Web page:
The next morning, he took Paula, his sister, to McManus mansion again. She had to practice her lines for the upcoming play. He never could quite take in the grandeur of the place. Marble floors, crystal chandeliers, velvet couches and carpeted flooring… even the bathrooms were so elegantly done. He felt it was a miracle that Lisa McManus, his sister’s best friend and the drama club’s lead actress, was one of the most down-to-earth girls he had come across. She was kind and helpful, even making her father sponsor another child’s schooling.

As they waited, he heard hurried footfalls on the stairs, and began to turn, just as a girl collided with him with an almighty thud.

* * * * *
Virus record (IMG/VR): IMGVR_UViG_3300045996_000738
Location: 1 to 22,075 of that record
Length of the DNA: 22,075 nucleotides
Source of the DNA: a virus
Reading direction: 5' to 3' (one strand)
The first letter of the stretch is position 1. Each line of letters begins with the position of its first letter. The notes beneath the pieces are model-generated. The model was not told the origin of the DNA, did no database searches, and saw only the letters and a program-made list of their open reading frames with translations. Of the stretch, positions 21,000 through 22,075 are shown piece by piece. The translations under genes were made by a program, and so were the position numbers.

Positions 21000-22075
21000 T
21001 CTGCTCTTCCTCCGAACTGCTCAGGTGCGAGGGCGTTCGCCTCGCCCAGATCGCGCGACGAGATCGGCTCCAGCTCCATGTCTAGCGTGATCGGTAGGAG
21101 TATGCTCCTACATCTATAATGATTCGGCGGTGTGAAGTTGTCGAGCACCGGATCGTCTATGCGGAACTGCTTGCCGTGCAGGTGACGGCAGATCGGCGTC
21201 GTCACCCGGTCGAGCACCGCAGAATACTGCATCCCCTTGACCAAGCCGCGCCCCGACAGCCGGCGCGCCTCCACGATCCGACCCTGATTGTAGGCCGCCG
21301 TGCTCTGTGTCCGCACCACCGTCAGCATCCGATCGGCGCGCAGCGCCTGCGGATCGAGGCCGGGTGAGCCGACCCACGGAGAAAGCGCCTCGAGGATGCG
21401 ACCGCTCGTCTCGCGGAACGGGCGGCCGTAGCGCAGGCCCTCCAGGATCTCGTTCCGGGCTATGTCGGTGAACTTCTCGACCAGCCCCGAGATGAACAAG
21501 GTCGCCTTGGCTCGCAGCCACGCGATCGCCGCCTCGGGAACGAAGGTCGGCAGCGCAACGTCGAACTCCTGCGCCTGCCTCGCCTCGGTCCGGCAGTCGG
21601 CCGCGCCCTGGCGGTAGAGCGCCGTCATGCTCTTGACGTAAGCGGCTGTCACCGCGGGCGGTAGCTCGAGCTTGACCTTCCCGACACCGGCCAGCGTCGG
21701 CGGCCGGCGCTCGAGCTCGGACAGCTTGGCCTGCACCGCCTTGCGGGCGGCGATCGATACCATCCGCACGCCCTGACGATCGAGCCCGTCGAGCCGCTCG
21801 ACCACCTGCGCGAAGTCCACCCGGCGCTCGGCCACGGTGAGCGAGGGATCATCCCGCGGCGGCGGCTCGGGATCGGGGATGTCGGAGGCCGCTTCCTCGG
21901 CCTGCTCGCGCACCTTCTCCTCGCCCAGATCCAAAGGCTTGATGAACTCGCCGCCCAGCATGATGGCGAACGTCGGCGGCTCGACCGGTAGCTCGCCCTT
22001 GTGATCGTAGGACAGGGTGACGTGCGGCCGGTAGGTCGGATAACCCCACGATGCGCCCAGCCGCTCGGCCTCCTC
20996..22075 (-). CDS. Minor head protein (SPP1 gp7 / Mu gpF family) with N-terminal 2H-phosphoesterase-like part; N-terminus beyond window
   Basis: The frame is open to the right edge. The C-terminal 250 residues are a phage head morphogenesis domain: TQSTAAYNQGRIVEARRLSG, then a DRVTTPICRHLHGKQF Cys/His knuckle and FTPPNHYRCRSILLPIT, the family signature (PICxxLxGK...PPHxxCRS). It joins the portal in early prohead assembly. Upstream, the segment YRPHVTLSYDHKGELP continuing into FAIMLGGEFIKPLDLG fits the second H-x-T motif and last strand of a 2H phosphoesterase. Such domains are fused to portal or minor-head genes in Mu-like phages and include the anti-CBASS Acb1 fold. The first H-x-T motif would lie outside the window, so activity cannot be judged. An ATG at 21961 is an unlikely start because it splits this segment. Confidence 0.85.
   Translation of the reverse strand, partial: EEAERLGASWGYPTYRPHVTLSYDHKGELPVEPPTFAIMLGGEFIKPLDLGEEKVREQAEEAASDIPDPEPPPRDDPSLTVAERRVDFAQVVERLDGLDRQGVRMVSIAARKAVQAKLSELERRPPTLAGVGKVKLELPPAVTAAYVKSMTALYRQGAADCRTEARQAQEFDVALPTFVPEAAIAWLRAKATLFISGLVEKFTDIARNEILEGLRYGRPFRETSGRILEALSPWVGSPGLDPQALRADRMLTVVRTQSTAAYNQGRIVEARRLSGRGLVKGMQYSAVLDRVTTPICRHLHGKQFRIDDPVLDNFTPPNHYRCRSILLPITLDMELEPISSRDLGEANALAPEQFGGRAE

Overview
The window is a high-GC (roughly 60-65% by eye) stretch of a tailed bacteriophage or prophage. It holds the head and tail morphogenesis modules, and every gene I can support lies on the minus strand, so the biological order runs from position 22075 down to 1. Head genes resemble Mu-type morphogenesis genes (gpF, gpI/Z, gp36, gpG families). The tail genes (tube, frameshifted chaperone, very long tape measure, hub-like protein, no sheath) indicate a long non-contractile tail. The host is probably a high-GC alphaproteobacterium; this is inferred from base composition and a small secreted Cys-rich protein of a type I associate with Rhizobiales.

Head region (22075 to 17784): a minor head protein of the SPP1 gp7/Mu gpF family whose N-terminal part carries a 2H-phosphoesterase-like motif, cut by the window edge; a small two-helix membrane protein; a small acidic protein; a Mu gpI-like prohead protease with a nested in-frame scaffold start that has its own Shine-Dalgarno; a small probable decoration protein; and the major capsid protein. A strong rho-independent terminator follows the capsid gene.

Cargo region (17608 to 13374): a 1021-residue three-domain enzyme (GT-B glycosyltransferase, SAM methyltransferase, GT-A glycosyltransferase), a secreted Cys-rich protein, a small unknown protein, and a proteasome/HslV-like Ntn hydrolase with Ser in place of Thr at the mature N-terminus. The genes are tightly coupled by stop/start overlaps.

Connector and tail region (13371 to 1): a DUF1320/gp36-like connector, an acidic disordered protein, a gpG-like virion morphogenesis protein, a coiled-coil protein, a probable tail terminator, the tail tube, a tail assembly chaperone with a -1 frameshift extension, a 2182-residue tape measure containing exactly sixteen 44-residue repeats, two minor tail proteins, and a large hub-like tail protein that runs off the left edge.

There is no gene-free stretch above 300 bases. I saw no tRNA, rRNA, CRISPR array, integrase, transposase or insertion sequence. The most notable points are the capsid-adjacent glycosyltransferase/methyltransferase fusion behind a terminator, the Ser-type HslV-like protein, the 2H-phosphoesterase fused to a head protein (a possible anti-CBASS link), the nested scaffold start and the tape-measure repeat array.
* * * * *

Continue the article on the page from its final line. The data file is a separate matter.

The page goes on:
“Oh. I’m so sorry, sir. Clumsy me can’t seem do nothing right today,” she said in a worried, almost tearful voice as he picked himself up.

When he looked at her, he stared into the most beautiful blue eyes. When she saw him look at her, a distinct tinge of pink came on her cheeks. But she sneezed, and put a hanky to her nose.

“Why? Of all the people I can run into … literally! … why did it have to be him?” she thought.

“No… no… that, that’s quite fine. I’m okay. Never been run over by such a beautiful train,” Peter mumbled, still unable to stop himself from staring into those blue eyes. He now knew why she hadn’t come the previous night.

She couldn’t help herself. She laughed at being called a train. And Peter turned even paler than he had been. It was that laugh. That ringing laughter… here was his girl… his mystery.